As for your guests, I don't think the faux pas is on their end, not yours. It's generally okay to show up an hour late for a cocktail party where lots of people will be mingling (though by then you're pushing the "fashionably late" envelope a bit)... but it's NOT okay to show up for a sit-down meal a full hour late - the food would be stone-cold or completely overdone by then!

      1. Sorry to hear about your rude guests. You sound like a great host/hostess. Had similar experiences with family, not friends, tried this and it worked. Every holiday is at my house, my family used to just show up late without notifying me, eat & leave. One time I had a $60 prime rib roast that would be ruined. My husband, Mr. Meat & Potatoes, was furious as he was looking forward to the roast. My kids and husband insisted we eat without them. We did. When they finally showed up 90 minutes later, the table was cleared and the kids were doing the dishes. We sent them home. It has never happened again. I think they were so shocked.

        You need to find a way to explain your feelings to your friends. You need to share how much you invested in the get together and how disappointed you were. A lot of people these days simply don't have manners and you need to educate them what a dinner party means to you. If they can't allow the time, find another date & time. If they are good friends, they will realize your viewpoint once communicated to them.

        2 Replies
        1. re: Diane in Bexley

          Diane, I am a big fan! Good for you that you didn't put up with such inconsiderate behavior.
          I do agree that somehow, the friends need to know how you, the host, feels.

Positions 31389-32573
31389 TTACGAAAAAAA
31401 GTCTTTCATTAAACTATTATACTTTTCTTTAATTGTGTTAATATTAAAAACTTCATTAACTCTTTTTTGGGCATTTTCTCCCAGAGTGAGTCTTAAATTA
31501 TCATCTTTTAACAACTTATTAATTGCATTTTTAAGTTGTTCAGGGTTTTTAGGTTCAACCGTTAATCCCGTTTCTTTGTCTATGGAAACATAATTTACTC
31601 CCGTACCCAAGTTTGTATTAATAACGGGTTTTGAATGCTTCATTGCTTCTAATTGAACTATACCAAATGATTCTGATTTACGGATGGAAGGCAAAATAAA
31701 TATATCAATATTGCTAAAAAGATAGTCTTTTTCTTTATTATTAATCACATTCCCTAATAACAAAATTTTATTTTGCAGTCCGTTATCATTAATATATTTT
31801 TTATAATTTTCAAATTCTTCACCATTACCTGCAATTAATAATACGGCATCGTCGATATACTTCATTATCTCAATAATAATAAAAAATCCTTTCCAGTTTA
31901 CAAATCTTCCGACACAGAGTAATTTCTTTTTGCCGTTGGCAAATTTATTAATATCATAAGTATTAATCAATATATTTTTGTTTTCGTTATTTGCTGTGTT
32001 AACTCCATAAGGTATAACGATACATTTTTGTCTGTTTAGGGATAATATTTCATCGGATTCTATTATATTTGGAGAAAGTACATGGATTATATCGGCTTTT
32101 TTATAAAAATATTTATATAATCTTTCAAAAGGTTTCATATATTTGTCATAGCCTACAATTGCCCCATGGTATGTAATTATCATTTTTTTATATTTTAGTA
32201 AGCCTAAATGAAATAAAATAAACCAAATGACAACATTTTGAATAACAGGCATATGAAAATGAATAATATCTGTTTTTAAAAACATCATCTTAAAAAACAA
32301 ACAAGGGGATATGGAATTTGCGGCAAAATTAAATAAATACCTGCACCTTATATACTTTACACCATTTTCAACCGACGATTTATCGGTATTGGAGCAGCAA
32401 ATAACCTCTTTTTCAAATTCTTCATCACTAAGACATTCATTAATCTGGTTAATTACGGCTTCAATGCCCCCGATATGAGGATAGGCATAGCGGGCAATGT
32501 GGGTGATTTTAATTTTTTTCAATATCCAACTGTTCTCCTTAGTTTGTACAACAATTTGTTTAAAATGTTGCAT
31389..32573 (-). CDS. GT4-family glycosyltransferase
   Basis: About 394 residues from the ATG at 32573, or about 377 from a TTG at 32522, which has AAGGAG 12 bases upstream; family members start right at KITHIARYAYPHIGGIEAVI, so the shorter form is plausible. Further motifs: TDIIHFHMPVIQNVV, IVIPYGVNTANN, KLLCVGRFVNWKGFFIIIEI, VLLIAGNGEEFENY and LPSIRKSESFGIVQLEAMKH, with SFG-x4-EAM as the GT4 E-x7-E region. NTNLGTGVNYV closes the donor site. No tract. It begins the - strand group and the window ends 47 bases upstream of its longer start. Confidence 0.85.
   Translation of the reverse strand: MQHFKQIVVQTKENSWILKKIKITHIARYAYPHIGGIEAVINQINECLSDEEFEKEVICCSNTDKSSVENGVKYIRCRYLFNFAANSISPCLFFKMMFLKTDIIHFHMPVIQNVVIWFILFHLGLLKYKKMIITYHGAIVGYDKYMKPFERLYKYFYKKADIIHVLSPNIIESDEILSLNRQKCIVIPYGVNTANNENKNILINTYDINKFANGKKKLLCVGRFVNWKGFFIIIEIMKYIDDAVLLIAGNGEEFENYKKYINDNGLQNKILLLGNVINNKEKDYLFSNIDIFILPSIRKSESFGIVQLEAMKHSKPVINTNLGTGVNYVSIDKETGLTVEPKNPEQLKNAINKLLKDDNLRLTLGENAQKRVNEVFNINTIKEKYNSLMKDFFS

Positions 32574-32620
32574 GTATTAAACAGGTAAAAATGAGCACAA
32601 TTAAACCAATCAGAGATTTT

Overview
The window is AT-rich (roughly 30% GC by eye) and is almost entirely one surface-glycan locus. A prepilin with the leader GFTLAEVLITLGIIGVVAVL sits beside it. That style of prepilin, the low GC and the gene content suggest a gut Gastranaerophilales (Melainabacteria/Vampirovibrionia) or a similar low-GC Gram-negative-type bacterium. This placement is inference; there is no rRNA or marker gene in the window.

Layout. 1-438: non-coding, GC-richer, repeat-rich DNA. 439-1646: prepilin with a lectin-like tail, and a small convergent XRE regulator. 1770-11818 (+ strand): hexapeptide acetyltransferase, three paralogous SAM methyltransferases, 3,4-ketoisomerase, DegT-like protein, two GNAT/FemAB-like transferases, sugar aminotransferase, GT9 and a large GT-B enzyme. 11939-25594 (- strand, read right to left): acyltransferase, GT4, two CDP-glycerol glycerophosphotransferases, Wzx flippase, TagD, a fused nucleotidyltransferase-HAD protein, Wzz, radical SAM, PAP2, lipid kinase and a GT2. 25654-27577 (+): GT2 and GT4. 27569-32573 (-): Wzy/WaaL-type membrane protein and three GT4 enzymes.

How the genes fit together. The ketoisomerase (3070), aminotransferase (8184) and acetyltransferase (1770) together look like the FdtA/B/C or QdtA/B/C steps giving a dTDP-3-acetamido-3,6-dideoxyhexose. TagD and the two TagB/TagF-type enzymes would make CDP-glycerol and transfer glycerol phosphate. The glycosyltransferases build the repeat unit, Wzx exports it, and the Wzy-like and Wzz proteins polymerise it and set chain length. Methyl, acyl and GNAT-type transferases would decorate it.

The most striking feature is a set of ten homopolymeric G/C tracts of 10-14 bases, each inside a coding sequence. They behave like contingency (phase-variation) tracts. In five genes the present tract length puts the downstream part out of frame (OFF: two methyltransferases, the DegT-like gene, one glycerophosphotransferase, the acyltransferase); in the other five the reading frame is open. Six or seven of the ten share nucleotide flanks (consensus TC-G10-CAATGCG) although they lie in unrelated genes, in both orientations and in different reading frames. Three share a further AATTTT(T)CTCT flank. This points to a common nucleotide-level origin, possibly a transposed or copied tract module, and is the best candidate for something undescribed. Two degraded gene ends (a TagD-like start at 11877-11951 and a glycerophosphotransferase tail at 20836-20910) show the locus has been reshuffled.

1. re: Diane in Bexley

            Diane, you're my hero. Glad hubby and kids insisted you eat rather than let a nice cut of meat go to waste.

            Believe me, if there's prime rib on the menu, I might arrive 90 minutes early just to make sure I get some! :)

          2. The baby mention jumps out at me. When my kids were little we used to joke about "living by the nap". It wasn't really a joke. It was true. Because if a baby misses his or her nap, everyone suffers. Maybe they needed to get going to accommodate the baby but they should have made this very clear to you.

            1. piedsdesanges I wish I could have been your guest - I'd have arrived on time(but not early), with something for the host, and helped with dishes etc afterwards because I know what it's like to cook for people and then be faced with the clean up. I don't know that Ms. Manners would suggest helping with clean up is required but at least offer to help and chat awhile after dinner...

              What your dinner companions did was just plain rude. Showing up an hour late? Disgraceful. Even if there's a drive and someone takes "the long way" they should have planned for that in advance and left earlier imho.

              I have three kids six and under so each of them is at varying stages of learning table manners and the finer points of etiquette. The best way we've managed to teach them is to be a good example ourselves. Perhaps (although these aren't six year olds you're dealing with) your guests will catch on when you're invited to their home and arrive on time, with gift and help with clean up?? (I'm not saying you don't do this already...just that leading by example has worked for us).

              Otherwise if you're really close to these people maybe talk one on one and explain how hurt you were? We have one friend who, when he makes a faux pas, would rather hear about it (in private of course) than go on making the same mistake in more formal company (like in front of his boss) so he appreciates the feedback...

              I don't know if I'm being any help here... best of luck with your situation.